• Fifty-seven percent of diagnosed concussions occurred in the third period, 29 percent in the second period, and 14 percent in the first period.
  • Twenty-four percent (5/21) of the HCEP concussions occurred in players who were directly involved in a fight immediately prior to their diagnosis.
  • The mean clinical return-to-play duration in 15 players was 12.8 days.
  • Players in the education intervention groups demonstrated a positive trend toward concussion knowledge retention compared to the control group.

The bottom line is in the ice hockey culture there is a reluctance among players to report symptoms of a concussion even when they understand what the symptoms are. The situation is made worse by parents and coaches who will not reinforce concussion education.

One unfortunate proof of the study is a series of suicides among former NHL “Enforcers.” When autopsies were preformed all showed damage to the brain consistent  with multiple incidents of head trauma and concussion. Enforcers might be on the extreme end of the curve but they are far from alone and the damage can start early.

How do we stop this epidemic?

One step has been taken by USA Hockey, the governing body of youth ice hockey in the United States. Beginning with the 2011-12 season, the age for legal body checking has been raised to the Bantam level (ages 13-14) from the Pee-Wee level (ages 11-12). Also beginning in the upcoming season is a rule that prohibits any check to the head or neck.

The National Hockey League (NHL) has introduced a Player Safety channel on the NHL Videocenter. This webpage contains a collection of videos showcasing safe and legal hits in the game of ice hockey.

Many ice hockey leagues (including the NHL) require players to undergo a baseline neurocognitive test. Baseline neurocognitive tests assess a healthy person’s decision making ability, reaction time, memory, and attention. The test results are then used after a concussion is sustained to help a physician or other qualified medical professional determine if the athlete’s brain has returned to its pre-concussion level of function.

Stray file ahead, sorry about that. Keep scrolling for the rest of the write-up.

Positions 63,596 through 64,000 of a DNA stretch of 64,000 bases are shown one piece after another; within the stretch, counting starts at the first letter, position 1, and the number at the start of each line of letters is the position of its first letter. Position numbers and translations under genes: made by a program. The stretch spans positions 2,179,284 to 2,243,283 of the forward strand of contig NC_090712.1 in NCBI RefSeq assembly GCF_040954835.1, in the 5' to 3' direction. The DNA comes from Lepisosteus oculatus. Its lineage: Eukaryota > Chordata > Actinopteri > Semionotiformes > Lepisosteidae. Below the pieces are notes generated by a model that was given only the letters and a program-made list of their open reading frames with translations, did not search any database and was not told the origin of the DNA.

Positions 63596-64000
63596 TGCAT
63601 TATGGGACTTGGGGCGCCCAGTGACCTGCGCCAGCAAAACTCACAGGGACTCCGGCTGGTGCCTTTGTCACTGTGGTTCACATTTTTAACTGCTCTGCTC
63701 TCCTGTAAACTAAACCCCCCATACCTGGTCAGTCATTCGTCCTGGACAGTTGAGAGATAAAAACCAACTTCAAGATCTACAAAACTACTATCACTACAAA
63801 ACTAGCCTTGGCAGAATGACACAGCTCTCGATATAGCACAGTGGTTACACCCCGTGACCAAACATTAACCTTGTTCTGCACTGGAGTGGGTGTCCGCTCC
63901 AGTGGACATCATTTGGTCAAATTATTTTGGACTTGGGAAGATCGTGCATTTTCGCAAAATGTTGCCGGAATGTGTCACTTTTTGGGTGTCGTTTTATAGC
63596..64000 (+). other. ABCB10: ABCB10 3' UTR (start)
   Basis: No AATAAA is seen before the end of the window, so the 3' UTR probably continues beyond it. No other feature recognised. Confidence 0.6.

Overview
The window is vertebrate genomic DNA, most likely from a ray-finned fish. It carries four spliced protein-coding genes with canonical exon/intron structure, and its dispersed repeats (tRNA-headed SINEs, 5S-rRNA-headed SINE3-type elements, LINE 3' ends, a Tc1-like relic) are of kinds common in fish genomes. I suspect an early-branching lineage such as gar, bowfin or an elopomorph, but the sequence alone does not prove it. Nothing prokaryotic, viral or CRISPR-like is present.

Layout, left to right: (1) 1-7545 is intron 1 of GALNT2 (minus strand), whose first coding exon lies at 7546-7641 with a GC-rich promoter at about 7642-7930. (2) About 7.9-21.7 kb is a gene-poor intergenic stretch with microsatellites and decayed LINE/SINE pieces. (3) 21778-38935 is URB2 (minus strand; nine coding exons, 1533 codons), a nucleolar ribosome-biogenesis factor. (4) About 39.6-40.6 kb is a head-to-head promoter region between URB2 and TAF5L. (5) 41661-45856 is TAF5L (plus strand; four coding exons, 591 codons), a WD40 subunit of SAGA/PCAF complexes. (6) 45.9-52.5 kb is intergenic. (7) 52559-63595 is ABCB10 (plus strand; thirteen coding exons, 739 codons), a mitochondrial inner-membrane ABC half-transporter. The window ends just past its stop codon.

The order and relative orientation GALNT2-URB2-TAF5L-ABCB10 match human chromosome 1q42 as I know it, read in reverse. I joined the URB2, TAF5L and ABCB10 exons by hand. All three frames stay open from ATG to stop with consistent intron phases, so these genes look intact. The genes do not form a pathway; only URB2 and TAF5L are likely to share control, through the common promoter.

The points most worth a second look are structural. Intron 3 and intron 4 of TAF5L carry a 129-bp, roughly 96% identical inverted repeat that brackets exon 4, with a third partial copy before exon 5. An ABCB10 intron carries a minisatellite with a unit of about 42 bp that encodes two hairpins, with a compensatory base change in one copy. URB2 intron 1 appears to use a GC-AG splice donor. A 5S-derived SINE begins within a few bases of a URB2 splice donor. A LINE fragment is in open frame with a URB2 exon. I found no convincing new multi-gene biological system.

How Can You Protect the Player?

You can continue educating players, parents and coaches. A more immediate step is for players, parents and coaches to learn the signs of a concussion and to pay attention to them:

What are the symptoms of a concussion?

The easiest way to show you is to show you. The Children’s Hospital of Philadelphia has created an outstanding infographic for the symptoms of a concussion. CHOP encourages others to embed this infographic on their site or in a post. Please click the “Concussion Symptoms” tab at the top of the page. After you look at the infographic please return to the top of the page and click the “Keith Primeau Video” tab to watch his outstanding video on concussions.

The following Infographic was created by the Children’s Hospital of Philadelphia

childrens-safety-blog-chop-symptoms-concussion

Click to get this infographic from the Children’s Hospital of Philadelphia website. Please return to the top of the page and click the “Keith Primeau Video” tab to watch his outstanding video on concussions.

Watch this video on concussion awareness produced by Keith Primeau, former NHL player with the Detroit Red Wings and the Philadelphia Flyers: